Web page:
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Suspension post '06 worth it?


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Bit of a rookie here (and by bit I mean a complete rookie) but I've been looking to get a used yz125 off of craigslist and from my understanding one of the only major differences between a pre-'06 and an post-06 yz is a different suspension, correct me if I'm wrong... So I'm wondering if the '06+ suspension is worth the extra bucks I'll probably be paying for a newer model compared to an older one. Assuming both bikes are around the same cleanliness, hours ridden etc... Also wondering if there are certain years that the yz truely shined compared to others? '07 yz's are a lot better than '06's (just an example) or if throughout the years the yz has been pretty consistent performance wise. Thanks

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06 was a excellent year. After that the changes were minimal. In 08 they went to a smaller caliper and fork lugs.

05s come with the aluminum chassis but came with a 5spd trans. It was kind of a oddball machine. It came with AOSS suspension which was good but not as good as the SSS stuff.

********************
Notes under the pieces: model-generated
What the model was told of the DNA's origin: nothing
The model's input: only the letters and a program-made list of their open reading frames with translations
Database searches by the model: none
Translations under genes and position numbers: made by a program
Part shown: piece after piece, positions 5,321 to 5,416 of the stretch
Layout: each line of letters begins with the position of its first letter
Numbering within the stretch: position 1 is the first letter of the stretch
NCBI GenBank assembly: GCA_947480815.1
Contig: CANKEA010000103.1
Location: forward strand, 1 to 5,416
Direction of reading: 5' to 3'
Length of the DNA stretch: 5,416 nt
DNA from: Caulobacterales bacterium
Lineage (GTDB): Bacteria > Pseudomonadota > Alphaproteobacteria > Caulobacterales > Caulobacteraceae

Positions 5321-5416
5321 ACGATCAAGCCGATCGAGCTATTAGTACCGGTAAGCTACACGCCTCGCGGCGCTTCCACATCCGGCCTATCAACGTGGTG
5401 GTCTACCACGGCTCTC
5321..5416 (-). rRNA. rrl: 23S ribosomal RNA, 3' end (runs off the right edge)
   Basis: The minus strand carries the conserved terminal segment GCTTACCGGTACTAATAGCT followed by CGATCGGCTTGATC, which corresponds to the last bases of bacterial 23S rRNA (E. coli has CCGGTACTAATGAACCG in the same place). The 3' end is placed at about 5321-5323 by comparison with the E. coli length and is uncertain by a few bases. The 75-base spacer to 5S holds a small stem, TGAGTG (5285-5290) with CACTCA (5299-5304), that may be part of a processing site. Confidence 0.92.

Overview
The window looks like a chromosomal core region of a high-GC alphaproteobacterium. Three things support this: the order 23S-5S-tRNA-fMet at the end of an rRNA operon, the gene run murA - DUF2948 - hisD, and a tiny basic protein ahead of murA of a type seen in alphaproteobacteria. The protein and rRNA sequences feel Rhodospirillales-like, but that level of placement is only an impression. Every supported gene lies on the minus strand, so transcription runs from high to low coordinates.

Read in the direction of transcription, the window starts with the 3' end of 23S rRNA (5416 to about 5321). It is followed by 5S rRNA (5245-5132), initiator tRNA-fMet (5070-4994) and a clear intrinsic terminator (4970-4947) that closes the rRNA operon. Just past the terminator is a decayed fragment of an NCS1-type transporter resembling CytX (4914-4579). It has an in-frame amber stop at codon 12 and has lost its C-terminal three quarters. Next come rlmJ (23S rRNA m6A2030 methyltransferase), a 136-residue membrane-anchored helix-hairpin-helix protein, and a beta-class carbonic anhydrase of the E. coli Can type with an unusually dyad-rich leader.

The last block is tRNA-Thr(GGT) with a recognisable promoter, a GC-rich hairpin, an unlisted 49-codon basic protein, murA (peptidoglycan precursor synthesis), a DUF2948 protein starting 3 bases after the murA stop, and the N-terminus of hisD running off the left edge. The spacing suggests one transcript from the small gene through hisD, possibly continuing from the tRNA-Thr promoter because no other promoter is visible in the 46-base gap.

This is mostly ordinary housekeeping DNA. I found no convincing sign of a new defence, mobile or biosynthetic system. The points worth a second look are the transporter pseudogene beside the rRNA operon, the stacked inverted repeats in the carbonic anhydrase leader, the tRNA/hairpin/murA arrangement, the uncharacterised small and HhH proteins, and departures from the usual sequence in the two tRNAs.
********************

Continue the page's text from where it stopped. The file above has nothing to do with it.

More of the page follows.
02-04 came with the steel chassis and by many are considered the best feeling YZs because of this. The hot ticket is to mount SSS suspension on them...

The body style of the bike's has been the same since 02-14 and changed slightly since.

If you can find a clean bike of 05 or older for a good price, then go for it. SSS suspension is easy to find used and swaps on with minimal work. A few threads on TT regarding this...

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I do think your right though. Just one of those things...

5spd

http://www.bikez.com/motorcycles/yamaha_yz_125_2005.php

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I do think your right though. Just one of those things...

5spd

http://www.bikez.com/motorcycles/yamaha_yz_125_2005.php

I've found that Bikez.com seems to be hit or miss sometimes when it comes to accurate specs. But to the OP, the 06+ suspension is some of the best out there and if money allows then go for it, however my 05 set up for me never disappointed.